Featuring artists like Muse, Florence + The Machine, Band of Horses, Thom Yorke, Editors, Grizzly Bear, and Iron & Wine, the soundtracks for the Twilightfilms have clearly eclipsed the movies themselves in terms of quality. So it was with great curiosity and slight trepidation that I took to my review copy of the soundtrack for The Twilight Saga: Breaking Dawn Part 1.
Like with the other films in the series, the soundtrack for Breaking Dawn Part 1 is a compendium of alternative rock and indie musicians (for the most part). The songs are well-selected and generally befitting of the lip-biting melancholy of love and marriage and demon babies in the baby carriage, offering something we all can relate to.
The soundtrack is produced by Alexander Patsavas and features 15 songs. There is a deluxe edition that includes four more songs.
The cornerstone/lead single for the Breaking Dawn Part 1 soundtrack is Bruno Mars’ “It Will Rain.” The track is delivered in Mars’ crooning style and the melody is pretty if not a bit muted. Lyrically, Mars carries on the Twilight theme of emotional control and manipulation. “If you ever leave me baby, leave some morphine at my door,” he sings before launching into the “sweet” chorus about how it’ll only rain if the subject of the song “ever leaves.” Maybe Mr. Mars has never been to Forks…
The submissive twee continues with Christina Perri’s “A Thousand Years.” Its extensive guitar-and-piano patchwork fits exactly as it should and its lyrics of love spanning over a thousand years are quite touching despite being covered in mammoth clichés.
Of course, clichés and unimaginative constructs aren’t the concerns of most Twilightfans (if they were, they wouldn’t be Twilight fans). But does the Breaking Dawn Part 1 do its job as the musical backdrop to Bella and Edward’s silly, watery, bed-destroying love for the ages? Probably. Does it help provide the melodic incentive for Jacob to take his shirt off? Probably not.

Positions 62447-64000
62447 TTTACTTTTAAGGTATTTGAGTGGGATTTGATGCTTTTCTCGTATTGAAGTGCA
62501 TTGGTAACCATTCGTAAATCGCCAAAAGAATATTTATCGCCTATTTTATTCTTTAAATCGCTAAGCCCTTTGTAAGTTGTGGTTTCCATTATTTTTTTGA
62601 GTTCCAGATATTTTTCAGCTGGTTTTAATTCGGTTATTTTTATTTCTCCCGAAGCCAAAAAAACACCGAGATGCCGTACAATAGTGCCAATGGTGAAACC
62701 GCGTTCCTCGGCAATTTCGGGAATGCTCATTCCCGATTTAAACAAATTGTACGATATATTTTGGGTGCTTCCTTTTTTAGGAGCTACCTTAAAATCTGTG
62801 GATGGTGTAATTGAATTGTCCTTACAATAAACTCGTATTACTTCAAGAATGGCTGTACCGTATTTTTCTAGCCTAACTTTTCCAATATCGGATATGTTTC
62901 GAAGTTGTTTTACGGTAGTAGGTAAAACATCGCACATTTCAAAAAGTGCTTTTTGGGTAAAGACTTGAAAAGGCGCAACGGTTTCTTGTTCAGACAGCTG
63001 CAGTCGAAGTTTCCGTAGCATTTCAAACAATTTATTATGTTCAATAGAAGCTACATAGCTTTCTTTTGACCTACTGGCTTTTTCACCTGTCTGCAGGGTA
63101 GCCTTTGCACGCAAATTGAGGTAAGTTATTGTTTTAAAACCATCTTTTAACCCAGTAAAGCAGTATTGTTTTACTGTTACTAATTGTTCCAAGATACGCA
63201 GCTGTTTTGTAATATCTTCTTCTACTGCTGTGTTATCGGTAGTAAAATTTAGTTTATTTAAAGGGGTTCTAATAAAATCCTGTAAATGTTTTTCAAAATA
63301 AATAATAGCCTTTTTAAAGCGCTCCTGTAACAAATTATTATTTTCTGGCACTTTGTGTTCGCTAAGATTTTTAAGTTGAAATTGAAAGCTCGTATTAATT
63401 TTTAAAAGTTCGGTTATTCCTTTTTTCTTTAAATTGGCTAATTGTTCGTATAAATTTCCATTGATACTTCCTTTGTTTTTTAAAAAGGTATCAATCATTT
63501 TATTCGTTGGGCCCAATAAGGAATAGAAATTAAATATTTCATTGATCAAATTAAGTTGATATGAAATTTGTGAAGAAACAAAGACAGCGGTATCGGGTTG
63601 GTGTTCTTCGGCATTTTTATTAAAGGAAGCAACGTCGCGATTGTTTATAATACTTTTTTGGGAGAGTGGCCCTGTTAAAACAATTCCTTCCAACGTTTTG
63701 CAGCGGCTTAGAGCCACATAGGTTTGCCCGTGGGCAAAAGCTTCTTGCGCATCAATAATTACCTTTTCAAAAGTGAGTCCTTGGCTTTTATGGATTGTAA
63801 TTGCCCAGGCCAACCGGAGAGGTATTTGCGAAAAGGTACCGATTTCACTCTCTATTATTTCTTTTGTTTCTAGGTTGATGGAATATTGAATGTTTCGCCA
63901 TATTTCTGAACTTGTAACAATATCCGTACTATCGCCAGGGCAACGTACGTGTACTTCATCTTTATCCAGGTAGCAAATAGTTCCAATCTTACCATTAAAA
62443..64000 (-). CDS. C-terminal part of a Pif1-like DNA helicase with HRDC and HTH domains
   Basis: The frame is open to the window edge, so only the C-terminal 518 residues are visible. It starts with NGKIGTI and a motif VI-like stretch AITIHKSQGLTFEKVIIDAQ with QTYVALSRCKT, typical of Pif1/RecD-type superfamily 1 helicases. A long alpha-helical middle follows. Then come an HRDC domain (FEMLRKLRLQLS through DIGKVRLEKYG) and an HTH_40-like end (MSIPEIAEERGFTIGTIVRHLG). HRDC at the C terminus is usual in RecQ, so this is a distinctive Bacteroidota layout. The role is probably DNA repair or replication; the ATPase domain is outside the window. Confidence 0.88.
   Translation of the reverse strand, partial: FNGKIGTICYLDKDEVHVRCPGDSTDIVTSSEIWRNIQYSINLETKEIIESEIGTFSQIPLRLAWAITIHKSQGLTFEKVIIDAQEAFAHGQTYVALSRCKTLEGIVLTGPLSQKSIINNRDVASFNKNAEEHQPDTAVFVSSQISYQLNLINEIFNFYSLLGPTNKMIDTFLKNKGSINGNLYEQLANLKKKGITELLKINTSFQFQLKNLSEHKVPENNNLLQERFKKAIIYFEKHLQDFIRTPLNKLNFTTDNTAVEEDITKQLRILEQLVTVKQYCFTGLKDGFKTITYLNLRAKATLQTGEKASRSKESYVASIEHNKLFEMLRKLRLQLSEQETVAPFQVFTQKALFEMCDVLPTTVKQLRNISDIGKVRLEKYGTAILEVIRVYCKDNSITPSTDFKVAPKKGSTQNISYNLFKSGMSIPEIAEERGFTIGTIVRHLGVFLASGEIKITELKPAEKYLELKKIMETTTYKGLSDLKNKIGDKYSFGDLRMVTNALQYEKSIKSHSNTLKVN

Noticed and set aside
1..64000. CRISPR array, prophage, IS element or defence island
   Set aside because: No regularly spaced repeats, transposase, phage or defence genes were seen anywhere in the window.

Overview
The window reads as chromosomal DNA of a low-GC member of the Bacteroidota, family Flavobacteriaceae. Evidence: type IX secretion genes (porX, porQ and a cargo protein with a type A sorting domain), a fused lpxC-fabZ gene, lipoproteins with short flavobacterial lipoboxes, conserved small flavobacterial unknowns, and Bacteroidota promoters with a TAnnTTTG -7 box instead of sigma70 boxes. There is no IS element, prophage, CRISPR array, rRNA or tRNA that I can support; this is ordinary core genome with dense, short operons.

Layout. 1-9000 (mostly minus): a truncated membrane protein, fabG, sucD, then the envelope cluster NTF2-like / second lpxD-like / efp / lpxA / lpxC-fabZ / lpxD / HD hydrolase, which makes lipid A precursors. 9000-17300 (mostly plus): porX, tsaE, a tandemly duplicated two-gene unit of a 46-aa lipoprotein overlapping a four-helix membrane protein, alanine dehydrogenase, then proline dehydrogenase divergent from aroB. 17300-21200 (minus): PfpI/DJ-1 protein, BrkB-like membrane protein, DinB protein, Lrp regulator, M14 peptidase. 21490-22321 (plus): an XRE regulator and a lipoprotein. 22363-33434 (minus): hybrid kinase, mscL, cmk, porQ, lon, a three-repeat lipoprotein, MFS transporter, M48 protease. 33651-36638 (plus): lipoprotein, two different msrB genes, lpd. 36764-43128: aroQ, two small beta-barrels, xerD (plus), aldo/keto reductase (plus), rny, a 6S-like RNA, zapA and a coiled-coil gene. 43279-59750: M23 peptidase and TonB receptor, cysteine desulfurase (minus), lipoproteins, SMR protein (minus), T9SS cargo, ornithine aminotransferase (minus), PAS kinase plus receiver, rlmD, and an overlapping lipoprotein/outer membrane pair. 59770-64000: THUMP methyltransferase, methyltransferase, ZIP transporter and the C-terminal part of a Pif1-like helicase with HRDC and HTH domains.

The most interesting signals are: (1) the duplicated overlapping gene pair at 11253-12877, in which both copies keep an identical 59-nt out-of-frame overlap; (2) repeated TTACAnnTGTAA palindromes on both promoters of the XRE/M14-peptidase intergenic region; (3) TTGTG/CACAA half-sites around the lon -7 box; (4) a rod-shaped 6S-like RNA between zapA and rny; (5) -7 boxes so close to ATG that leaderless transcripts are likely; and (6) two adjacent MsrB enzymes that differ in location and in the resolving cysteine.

There are some upbeat moments, like The Features’ “From Now On” and The Belle Brigade’s brisk and suitably nasty anthem of abuse excuses “I Didn’t Mean It.” The Noisettes rock all over the place with the 2011 version of their “Sister Rosetta,” with bassist/vocalist Shingai Shoniwa leading the charge for this slight redux of the song from 2007’s What’s the Time Mr. Wolf?.
Iron & Wine provides the “wedding version” of “Flightless Bird, American Mouth.” Those scoring at home will remember the piece from the soundtrack to the first movie in the saga. There’s no questioning Samuel Beam’s beautiful art and pacing, but I have to admit to finding it slightly weird to use the song, complete with its talk of “pissing on magazine photos,” in a wedding.
In that the soundtrack for Breaking Dawn Part 1 uncorks the bottle on a number of good musicians, it does the trick. Those looking to maximize their Twilight experience with every ounce of related media will not regard my opinion much. For those on the outside looking in, however, there is some damn good music here – even if it does provide the ambiance for one of the flattest and most disconcerting tales of love ever spun on screen.
Article originally published as Review: The Twilight Saga: Breaking Dawn Part 1 (Original Motion Picture Soundtrack) at Blinded By Sound.